Saturday, August 23, 2008

Growing It Out, Wearing It Long

So, having talked about how I love my long hair, I thought I'd take the time to post about some of the things one can do to grow out, maintain, and style long hair.

1--In order to have long healthy hair, you must begin with healthy hair, even if that means cutting it short. Damage begins at the ends but will travel up the hair shaft, so leaving even a little damage will affect more and more hair no matter how good your subsequent care routines are. For years I trimmed a little here and a little there. I went on 'search and destroy' missions, going through my hair little bit by little bit and carefully trimming individual split ends. It still looked frizzy and damaged--because it was. I had been treating my hair well for nearly a year with little effect, so finally, in early 2006, I had my sister cut of 2/3 off my length. That was when my hair really took a turn for the better.
By the way, after a major cut like that, it grows much faster.

2--Hair is delicate. If you want it to be healthy, and be able to grow long (or just to look good whatever length), you must handle it with care. Remember that it grows from the top, so the at ends of your hair are 1, 2, 10 or even more years old, and once broken they cannot repair themselves, they can only be cut off. Some longhairs speak of treating their hair like 'fine antique lace.' I found it helpful to understand the physical structure of hair. Here is an article about the biology of hair, and here is a closeup photo ------------>
As you can see, each hair has small overlapping scales, and when brushed/smoothed one direction (away from the scalp) they are fine, but if you brush/tease/rub your hair the other way, the layers peel apart, literally splitting the hair and causing irreparable damage.
Here are a few specific tips on handling hair with care:
  • Never ever brush it when wet. Use a wide-toothed comb. Some choose to never brush at all, and use combs exclusively. (Combs-only has made a huge difference for me)
  • If you ever take an accessory out of your hair, and find it has pulled out hair with it, then don't ever put it back in your hair. Throw it away! I recommend investing in a few hair-friendly accessories, such as hair sticks, ficcare clips, or classic hair pins. I will talk more about those in a future post!
  • If your hair is long, wear it back or up to protect it from being caught and broken in doors, seatbelts, jewelry, and other things.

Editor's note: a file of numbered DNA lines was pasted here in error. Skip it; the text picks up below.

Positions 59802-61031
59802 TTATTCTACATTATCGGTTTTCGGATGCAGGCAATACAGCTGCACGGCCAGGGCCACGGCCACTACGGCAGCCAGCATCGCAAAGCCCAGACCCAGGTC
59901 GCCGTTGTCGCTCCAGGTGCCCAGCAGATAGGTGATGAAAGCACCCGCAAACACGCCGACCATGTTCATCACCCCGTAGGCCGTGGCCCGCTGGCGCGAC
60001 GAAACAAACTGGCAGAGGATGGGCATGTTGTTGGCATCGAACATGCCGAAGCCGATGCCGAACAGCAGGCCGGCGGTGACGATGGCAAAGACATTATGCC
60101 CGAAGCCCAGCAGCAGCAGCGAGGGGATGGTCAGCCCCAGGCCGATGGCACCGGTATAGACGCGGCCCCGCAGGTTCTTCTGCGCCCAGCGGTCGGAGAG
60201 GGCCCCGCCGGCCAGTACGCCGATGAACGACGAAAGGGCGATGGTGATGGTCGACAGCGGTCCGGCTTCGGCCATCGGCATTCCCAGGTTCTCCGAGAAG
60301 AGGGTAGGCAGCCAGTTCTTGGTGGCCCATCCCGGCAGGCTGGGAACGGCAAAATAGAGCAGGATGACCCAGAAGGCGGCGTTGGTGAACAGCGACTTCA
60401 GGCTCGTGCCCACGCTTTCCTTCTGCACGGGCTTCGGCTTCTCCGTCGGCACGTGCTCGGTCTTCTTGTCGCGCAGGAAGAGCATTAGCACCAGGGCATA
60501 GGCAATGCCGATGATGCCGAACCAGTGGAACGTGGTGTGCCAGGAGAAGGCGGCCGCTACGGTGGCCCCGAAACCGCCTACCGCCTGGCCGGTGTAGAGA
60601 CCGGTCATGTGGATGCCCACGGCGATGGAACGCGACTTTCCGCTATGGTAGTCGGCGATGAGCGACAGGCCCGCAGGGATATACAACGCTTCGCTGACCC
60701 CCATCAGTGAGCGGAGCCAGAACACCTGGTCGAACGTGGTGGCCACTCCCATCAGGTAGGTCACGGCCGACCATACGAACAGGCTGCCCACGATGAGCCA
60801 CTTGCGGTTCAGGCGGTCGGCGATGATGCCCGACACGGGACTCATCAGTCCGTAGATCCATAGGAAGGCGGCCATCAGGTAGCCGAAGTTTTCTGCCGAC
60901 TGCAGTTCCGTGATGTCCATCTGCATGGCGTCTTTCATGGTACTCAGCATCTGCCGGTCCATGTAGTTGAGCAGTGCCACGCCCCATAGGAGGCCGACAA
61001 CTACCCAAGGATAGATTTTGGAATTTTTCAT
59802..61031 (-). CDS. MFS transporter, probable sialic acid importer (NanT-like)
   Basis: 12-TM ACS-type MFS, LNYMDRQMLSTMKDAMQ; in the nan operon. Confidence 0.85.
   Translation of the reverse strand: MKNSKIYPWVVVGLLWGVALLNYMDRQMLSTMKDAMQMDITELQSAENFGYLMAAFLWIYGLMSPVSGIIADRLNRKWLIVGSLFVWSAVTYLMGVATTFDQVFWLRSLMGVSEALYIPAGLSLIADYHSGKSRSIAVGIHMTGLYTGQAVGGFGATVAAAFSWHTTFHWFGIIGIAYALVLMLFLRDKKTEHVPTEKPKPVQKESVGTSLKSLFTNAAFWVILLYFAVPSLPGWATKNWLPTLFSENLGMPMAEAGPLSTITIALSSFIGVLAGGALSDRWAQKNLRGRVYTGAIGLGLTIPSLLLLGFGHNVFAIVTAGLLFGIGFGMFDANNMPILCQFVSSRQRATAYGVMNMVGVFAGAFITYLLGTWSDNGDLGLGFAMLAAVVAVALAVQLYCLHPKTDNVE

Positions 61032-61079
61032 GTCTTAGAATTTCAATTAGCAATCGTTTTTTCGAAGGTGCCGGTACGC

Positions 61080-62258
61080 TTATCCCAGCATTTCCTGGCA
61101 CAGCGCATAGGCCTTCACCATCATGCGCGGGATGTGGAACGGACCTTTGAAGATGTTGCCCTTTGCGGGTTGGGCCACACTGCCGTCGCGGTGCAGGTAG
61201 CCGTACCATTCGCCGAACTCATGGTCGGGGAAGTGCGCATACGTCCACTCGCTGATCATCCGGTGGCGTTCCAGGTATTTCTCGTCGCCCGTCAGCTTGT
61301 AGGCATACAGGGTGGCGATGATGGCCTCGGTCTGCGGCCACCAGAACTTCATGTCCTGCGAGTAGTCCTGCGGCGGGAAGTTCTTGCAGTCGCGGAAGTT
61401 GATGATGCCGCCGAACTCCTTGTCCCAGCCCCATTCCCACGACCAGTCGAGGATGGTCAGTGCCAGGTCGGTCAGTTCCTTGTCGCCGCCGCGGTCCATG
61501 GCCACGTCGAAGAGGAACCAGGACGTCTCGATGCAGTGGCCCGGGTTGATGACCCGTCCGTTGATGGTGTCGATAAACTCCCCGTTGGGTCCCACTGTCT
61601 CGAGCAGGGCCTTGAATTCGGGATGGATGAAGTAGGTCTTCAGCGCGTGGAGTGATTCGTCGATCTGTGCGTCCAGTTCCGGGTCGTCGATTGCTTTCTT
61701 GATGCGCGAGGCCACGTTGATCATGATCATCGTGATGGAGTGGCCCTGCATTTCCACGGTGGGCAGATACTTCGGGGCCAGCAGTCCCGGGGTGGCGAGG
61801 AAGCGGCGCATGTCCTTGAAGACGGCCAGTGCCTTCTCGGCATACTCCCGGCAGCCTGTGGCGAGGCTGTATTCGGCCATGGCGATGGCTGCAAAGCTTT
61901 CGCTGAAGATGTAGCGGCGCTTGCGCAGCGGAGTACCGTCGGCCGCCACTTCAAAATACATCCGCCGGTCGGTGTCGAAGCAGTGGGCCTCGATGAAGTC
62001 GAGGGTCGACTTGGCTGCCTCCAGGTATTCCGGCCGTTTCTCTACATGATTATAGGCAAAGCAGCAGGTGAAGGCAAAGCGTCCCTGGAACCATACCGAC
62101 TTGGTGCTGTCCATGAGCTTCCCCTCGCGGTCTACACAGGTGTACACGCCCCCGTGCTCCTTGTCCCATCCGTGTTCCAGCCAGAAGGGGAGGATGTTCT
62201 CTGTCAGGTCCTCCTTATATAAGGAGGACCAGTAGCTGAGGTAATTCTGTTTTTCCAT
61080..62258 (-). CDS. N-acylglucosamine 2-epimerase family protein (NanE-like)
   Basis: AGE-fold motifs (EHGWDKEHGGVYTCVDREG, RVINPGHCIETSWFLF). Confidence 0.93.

• Protect it from chemicals such as chlorine--fully saturate it with clean water before swimming, and consider putting it in a braid, bun, or under a cap for further protection.
  • Braid it (or wear a cap) for sleeping, and avoid static-causing pillowcases. Don't laugh! We can do a lot of damage to our hair while rolling around at night, especially if you share a bed with someone!
  • Avoid products such as sprays, gels, or dyes, and DO NOT USE HEAT (blow driers, curling irons, etc). Many longhairs refer to blow driers as 'blow fryers'!
3--Hair is at its most fragile when wet, so take extra care with it. Never twist it when wet--only squeeze. Never rub it with a towel--just place it between two layers of towel and gently pat or squeeze. Avoid piling it on top of your head or rubbing it around while washing--put the products in, gently massage your scalp, and comb or finger comb it through the length, then rinse out.
4--To stimulate growth, stimulate your scalp. Gently massage it with the finger pads (not nails) while shampooing and any other time you feel like it. After washing your hair, rinse it with cold water--as cold as you can stand. This stimulates growth by rejuvenating the scalp, and also protects existing hairs by helping tighten up the scales on the shaft.
5--Don't wash it so often. Washing strips the natural oils (sebum) from your hair, causing it to dry out. Ironically that dryness also causes the head to produce extra sebum, so your hair will be dry but look oily. Sebum protects hair better than any conditioner can--it's what it was made for! If you are not using products in your hair, you will not need to wash them out, so all that's left is a little dust/dirt/dead scalp skin and you can get that once a week or so (don't be grossed out, we get dead skin everywhere silly, and that doesn't mean it's dandruff!) Start by going one day longer than normal between washings. After a few cycles your scalp and hair will adjust, and then you can go a day longer than that. Not everyone's hair will prefer the same timing as mine, but for healthy long hair you should definitely not be washing more than twice a week. I do recommend an occasional deep conditioning--that will also be covered in another post.